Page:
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Studying the 3D Flow of Cerebrospinal Fluid in the Developing Brain | Case Study

Light Sheet Microscopy

Ryann M. Fame, Hazel Sive, and colleagues, Whitehead Institute for Biomedical Research and Massachusetts Institute of Technology

Ryann M. Fame, Ph.D., and her colleagues in the laboratory of Hazel Sive, Ph.D., at the Whitehead Institute for Biomedical Research and Massachusetts Institute of Technology are studying the dynamics of cerebrospinal fluid (CSF) in zebrafish embryos. Using Imaris, they were able to image CSF flow in three dimensions, revealing new details about this fluid’s movement and providing clues about its possible role in early brain development.

The brain contains a communicating network of cavities called ventricles that are filled with CSF. Scientists think that CSF likely plays an important role in brain development, since it interacts with neural stem cells during development and contains growth factors, neurotransmitters, and other signaling molecules. Some investigators hypothesize that the dynamic properties of CSF movement may restrain locally produced factors to specific regions of the developing brain. The flow of CSF might also deflect primary cilia lining the ventricles and convey cell polarity information to the developing brain

“Until now there has been no study of in vivo CSF dynamics between ventricles in the embryonic brain,” said Fame, a postdoctoral associate. “Our study provides critical information to underlie future studies of CSF component distribution and fluid properties.”

Seeing flow in 3D

The researchers studied CSF velocity between ventricles during two stages of zebrafish development. Although similar experiments have been conducted in zebrafish, CSF flow hasn’t been imaged in three dimensions previously. “Because CSF flow goes in all dimensions, we determined that a full volumetric analysis would be more appropriate,” said Fame. “Therefore, we used the surface creation and volume/voxel calculation over time functions of Imaris for this study.”

Experimental workflow. a) Schematic representation of rhombencephalic ventricle Kaede injection and confocal photoconversion and imaging of zebrafish ventricles. b) Workflow for image processing. Raw images were collected and then thresholded in Imaris software so that red (photoconverted) Kaede was only detected after photoconversion and was not detected in the unconverted target ventricle immediately after photoconversion. Then the volume of the unconverted target ventricle was calculated over time by Imaris software. Dashed line indicates telencephalic-to-mesencephalic/diencephalic boundary. c) Workflow for data analysis. From volume measurements of the target ventricle, volumetric flow rate (Q) was calculated. Q was smoothed using a 9-point moving-window average and then converted to linear velocity by dividing by the cross-sectional area of the smallest part of the aqueduct between the two ventricles. These CSF dynamics were reported as the maximum velocity between the two ventricles (vmax). T telencephalic ventricle, D/M diencephalic/mesencephalic ventricle, R rhombencephalic ventricle, hpf hours post-fertilization, V volume, Q volumetric flow rate, v velocity. Scale bar: 50 microns. Reprinted from Fame RM et al, Fluids Barriers CNS 13(1):11.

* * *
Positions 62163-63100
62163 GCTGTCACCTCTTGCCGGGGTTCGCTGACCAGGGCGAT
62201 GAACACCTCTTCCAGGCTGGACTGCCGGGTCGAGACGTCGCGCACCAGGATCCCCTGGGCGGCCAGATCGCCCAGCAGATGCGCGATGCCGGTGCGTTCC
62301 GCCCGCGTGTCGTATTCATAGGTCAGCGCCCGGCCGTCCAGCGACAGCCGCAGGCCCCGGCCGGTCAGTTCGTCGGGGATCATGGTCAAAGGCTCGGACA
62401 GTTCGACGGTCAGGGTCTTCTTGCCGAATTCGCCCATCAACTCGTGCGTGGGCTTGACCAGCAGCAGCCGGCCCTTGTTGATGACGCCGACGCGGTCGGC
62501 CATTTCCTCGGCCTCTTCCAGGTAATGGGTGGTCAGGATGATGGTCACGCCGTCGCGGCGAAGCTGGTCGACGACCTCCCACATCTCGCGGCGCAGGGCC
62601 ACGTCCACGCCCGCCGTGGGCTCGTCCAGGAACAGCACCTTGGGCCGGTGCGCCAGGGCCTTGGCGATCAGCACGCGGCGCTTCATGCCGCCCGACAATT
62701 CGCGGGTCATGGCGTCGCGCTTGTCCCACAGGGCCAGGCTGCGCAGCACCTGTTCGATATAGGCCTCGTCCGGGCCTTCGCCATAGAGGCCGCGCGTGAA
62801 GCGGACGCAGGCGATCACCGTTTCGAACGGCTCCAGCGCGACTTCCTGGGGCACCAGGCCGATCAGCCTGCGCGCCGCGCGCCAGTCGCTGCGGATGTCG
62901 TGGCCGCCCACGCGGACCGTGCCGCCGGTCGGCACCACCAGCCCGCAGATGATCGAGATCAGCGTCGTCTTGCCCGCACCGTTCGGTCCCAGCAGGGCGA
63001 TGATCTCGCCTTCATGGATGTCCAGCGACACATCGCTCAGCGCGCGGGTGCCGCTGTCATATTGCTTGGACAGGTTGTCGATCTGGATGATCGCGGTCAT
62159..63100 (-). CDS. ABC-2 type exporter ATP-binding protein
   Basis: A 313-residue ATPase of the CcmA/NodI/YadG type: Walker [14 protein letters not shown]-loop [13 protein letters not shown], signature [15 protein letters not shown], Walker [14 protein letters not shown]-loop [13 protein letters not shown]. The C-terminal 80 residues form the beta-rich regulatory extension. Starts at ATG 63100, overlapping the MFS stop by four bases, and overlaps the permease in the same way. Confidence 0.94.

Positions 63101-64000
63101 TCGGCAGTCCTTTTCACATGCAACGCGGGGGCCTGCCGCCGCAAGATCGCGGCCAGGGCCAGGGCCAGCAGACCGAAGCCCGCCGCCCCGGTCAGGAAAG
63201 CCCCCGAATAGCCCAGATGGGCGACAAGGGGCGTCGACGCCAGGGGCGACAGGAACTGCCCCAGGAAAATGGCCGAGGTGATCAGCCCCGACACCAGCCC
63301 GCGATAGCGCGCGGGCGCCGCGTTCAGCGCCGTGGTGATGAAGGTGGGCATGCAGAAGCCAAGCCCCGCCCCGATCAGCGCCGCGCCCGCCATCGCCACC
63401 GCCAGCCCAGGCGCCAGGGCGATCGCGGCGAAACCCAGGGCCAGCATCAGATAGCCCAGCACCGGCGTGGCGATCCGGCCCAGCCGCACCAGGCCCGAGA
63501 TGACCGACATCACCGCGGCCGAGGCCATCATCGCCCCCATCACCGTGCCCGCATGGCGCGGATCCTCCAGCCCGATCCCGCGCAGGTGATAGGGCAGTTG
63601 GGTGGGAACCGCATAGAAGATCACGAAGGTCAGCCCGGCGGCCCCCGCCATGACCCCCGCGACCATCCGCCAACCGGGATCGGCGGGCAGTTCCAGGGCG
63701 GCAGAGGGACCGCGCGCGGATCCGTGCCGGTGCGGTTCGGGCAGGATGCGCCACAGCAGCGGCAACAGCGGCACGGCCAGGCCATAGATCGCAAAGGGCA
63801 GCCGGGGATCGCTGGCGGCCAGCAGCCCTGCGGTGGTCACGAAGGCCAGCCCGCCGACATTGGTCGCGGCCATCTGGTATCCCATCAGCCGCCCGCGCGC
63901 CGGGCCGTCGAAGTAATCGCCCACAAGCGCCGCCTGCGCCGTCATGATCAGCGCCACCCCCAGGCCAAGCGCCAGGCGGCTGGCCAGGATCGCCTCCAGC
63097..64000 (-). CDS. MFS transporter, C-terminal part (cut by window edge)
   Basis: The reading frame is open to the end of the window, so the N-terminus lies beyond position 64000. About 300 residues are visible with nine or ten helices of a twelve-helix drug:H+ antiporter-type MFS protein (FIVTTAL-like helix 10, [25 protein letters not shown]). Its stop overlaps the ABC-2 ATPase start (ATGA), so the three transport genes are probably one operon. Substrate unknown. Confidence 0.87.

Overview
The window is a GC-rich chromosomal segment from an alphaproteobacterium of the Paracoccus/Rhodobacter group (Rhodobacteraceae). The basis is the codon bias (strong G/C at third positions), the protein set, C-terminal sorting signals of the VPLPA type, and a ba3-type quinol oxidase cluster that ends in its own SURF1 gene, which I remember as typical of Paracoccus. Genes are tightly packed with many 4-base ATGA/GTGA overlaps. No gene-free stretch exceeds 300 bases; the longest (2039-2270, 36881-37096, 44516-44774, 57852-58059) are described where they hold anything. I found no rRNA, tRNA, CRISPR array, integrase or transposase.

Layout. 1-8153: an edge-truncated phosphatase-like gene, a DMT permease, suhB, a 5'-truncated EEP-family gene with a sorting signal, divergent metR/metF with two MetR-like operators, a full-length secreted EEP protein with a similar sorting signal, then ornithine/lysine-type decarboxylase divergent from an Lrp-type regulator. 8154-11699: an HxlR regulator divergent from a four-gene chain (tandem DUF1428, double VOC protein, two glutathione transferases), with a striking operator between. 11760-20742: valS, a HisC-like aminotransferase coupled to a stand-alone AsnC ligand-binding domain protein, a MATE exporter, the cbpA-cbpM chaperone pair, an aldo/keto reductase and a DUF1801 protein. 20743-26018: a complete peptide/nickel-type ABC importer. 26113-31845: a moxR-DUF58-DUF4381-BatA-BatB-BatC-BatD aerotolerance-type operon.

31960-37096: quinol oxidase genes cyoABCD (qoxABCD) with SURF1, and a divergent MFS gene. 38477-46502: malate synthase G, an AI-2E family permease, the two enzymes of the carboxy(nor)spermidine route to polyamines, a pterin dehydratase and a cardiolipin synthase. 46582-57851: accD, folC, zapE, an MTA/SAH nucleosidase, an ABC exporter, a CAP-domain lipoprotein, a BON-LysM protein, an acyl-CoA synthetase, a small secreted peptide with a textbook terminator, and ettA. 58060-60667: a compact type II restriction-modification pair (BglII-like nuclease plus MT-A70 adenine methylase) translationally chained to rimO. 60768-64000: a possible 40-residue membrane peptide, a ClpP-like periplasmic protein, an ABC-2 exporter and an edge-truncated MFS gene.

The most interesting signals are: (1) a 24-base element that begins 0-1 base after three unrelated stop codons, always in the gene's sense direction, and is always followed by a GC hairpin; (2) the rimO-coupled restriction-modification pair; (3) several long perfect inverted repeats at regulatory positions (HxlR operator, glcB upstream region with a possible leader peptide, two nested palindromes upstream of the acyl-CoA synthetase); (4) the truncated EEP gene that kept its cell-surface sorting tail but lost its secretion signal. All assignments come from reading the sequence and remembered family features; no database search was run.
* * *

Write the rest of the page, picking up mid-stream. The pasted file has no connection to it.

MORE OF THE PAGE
The researchers also used selective plane illumination microscopy (SPIM) to acquire full volumetric images of the zebrafish brain ventricular system, including the spinal canal. This fluorescence microscopy technique, which uses a focused light-sheet to illuminate the specimen from the side, was critical because the zebrafish yolk scatters light and obscures small details. Using Imaris, the investigators further analyzed the images to obtain static volumetric measurements of the ventricular system.

The researchers also used SPIM for high-speed imaging of central nervous system cilia. SPIM provided the high-speed, deep fluorescence imaging capabilities necessary to image the cilia movement.

The image analysis revealed directional movement for embryonic CSF in the zebrafish model during the time when most neurons are developing. High-speed imaging showed that brain cilia are not motile during the early larval stage and are thus probably not involved in directing CSF movement. The researchers also found that directional movement is partially dependent on heartbeat. Overall, the findings suggest that CSF components may be compartmentalized and could contribute to specialization of the early brain. CSF movement may also provide directional mechanical signaling.

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